and for these only (italics ours) He also intercedes, as a divinely appointed Priest, and not for the world (John xvii. 9). Accordingly in the death of Christ, only the elect, who in time are made new creatures (2 Cor. V. 17), and for whom Christ in His death was substituted as an expiatory sacrifice, are regarded as having died with Him and as being justified from sin; and thus, with the counsel of the Father who gave to Christ none but the elect to be redeemed, and also with the working of the Holy Spirit, who sanctifies and seals unto a living hope of eternal life none but the elect, the will of Christ who died so agrees and amicably conspires in perfect harmony, that the sphere of the Fathers election, the Son’s redemption and the Spirit’s sanctification is one and the same.

In Article XVI we have a sharp condemnation of the views of Amyraut. We quote the article in full.

Since all these things are entirely so, surely we can not approve the contrary doctrine of those who affirm that of His own intention, by His own counsel and that of the Father who sent Him, Christ died for all and each upon the impossible condition, provided they believe; that He obtained for all a salvation, which, nevertheless, is not applied to all, and by His death merited salvation and faith for no one individually and certainly, but only removed the obstacle of Divine justice, and acquired for the Father the liberty of entering into a new covenant of grace with all men; and finally, they so separate the active and passive righteousness of Christ, as to assert that He claims His active righteousness for himself as His own, but gives and imputes only His passive righteousness to the elect. All these opinions, and all that are like these, are contrary to the plain Scriptures and the glory of Christ, who is Author and Finisher of our faith and salvation; they make His cross of none effect, and under the appearance of augmenting His merit, they really diminish it.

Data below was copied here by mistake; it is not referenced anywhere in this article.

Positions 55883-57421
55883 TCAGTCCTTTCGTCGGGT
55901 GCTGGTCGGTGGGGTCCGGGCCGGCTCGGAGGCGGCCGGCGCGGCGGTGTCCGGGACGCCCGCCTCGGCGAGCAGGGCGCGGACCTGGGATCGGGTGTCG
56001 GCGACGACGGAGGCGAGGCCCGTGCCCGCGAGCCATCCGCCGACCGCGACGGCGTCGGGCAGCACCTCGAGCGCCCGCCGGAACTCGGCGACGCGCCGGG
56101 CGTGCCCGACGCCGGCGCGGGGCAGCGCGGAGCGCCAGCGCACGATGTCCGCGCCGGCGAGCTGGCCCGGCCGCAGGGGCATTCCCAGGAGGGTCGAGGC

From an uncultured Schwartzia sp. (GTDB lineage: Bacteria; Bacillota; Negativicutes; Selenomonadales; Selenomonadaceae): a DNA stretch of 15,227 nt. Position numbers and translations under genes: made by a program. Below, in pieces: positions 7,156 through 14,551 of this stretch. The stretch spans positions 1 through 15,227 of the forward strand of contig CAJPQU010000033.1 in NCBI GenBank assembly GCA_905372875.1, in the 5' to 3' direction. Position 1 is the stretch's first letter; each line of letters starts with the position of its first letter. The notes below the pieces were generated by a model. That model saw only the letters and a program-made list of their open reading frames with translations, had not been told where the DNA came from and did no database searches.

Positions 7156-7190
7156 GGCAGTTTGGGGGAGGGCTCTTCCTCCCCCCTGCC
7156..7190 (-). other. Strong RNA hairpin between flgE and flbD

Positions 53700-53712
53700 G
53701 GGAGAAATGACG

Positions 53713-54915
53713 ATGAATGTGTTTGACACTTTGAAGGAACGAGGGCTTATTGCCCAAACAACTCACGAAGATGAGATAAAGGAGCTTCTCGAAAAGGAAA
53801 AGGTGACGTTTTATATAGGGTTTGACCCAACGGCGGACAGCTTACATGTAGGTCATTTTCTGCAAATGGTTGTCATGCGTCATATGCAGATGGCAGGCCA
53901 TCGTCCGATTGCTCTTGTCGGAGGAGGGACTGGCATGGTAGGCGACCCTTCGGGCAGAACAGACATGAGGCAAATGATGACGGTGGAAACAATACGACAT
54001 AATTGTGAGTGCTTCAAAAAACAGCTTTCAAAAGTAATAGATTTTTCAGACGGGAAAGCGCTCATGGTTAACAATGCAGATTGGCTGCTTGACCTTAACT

These are only two articles in a confession that repudiates in unambiguous language the whole of the Amyraldian system, even condemning the view that

the call unto salvation is so indefinite and universal that there is no mortal who is not, at least objectively, as they say, sufficiently called…, and finally denying that the external call can be said to be serious and true, or the candor and sincerity of God be defended, without asserting the absolute universality of grace.